Introduction to Music Worker
Welcome to the inaugural issue of “Music Worker,” a newsletter by the Content Creators Coalition (c3).
When we started c3, our goal was to create an essential resource for artists. We want to be a key resource for the entire creative community — from sharing information about the day to day grind of touring to monitoring and explaining industry developments affecting their bottom line and artistic freedom to speaking out in legislative and policy debates to ensuring that our voice is heard when decisions are made that shape the music economy.
In our very short existence, with the help of so many of you and our current and former staff, we have made strides towards that goal. You can read the most recent chapter of that story in our roundup of our 2017 activities below.
In 2018, we are taking our next, big steps towards fulfilling our vision for c3. This newsletter is the first of those steps. (For the rest, stay tuned.)
Why “Music Worker”? Popular culture portrays the life of artists — and especially musicians — as a glamourous swirl of private jets, Cristal champagne, and lobster dinners (or tiny folding sandwiches). Real life is different. Don’t get us wrong, we love what we do, but it is hard work. And as you all know, it’s a lot less glamour and a lot more sleeping in a van and backstage plates of carrots and ranch dressing well past their prime.
As working artists, we want to create a resource that speaks to the reality of the music business. What are the challenges of recording and touring? How will new industry deals and technology change affect us and you? How could the D.C. discussion about copyright and music licensing affect our rights, and where is that debate missing the boat?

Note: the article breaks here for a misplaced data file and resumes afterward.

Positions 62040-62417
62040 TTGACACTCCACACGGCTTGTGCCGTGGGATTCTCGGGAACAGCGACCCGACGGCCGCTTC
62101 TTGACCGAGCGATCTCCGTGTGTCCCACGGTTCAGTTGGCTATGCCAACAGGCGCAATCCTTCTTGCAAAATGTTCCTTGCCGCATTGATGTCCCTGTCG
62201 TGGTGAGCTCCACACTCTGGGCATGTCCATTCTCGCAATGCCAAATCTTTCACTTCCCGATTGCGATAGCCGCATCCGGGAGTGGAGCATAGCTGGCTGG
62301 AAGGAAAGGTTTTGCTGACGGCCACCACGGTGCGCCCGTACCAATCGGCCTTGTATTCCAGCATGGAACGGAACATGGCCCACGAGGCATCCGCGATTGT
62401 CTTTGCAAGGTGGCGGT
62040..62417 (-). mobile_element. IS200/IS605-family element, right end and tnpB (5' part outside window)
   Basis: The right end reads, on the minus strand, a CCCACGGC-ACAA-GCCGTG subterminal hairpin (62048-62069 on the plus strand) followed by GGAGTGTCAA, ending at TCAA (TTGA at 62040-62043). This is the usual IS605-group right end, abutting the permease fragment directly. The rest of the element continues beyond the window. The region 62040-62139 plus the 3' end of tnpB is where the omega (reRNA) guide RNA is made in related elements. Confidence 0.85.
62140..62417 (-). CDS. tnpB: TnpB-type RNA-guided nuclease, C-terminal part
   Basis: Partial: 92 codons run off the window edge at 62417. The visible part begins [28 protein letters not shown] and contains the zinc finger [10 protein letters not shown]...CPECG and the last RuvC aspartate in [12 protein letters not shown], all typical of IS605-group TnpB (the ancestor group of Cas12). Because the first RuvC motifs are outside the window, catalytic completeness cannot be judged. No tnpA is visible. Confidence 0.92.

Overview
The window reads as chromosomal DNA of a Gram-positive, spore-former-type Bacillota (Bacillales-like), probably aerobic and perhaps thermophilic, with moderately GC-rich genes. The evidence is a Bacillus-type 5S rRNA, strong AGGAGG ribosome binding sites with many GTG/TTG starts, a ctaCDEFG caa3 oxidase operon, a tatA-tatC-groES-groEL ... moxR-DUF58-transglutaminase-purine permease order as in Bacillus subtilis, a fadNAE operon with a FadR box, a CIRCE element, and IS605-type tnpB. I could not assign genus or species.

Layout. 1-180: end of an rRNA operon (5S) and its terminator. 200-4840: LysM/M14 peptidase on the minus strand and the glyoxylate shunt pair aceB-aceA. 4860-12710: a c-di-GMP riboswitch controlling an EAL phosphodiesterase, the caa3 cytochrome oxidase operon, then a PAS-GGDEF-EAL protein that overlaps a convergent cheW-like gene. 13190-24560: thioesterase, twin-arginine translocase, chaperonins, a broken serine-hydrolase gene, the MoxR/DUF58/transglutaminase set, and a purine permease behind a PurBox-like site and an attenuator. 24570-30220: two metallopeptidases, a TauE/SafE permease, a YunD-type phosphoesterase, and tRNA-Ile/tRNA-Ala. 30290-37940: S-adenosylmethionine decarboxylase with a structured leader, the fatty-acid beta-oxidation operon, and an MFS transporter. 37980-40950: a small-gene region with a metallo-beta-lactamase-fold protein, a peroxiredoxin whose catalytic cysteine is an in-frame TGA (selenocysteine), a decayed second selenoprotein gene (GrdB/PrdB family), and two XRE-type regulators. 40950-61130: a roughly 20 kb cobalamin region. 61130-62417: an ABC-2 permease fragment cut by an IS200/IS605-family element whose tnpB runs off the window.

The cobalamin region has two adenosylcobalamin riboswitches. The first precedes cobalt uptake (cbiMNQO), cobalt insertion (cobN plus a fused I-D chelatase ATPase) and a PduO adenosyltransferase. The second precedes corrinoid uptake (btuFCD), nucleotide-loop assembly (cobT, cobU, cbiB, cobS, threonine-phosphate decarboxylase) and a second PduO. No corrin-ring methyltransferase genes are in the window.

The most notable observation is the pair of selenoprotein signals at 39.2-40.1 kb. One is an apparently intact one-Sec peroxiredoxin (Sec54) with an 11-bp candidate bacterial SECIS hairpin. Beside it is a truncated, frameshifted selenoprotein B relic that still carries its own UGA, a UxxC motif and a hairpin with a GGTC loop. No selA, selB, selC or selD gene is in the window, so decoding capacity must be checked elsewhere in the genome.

We want to create a community of artists that come together, help each other, and advocate for our shared interests and for the next generation of artists.
Most importantly, we exist to advocate and champion fair treatment, empathy and respect for artists — and all people.
At the time of this writing, it is one day after yet another horrific shooting, this time at a Florida high school with at least 17 dead and countless lives shattered.
Our hearts are heavy, but we are also angry. We’ve had enough hollow, political statements of sympathy, followed by inaction.
Just a few months ago, the worst mass shooting in American history occurred where we work — at a music festival in Las Vegas. At the time, c3’s Rosanne Cash penned an op-ed in The New York Times urging country and American roots musicians to clearly and loudly stand up to the National Rifle Association. We are reprinting it in this newsletter — and we will keep making this argument as long as our leaders refuse to act.
For the victims of gun violence, we offer not just our thoughts and prayers, but a vow that our actions will match our words.
We’re grateful you’ve joined us and hope you stick around.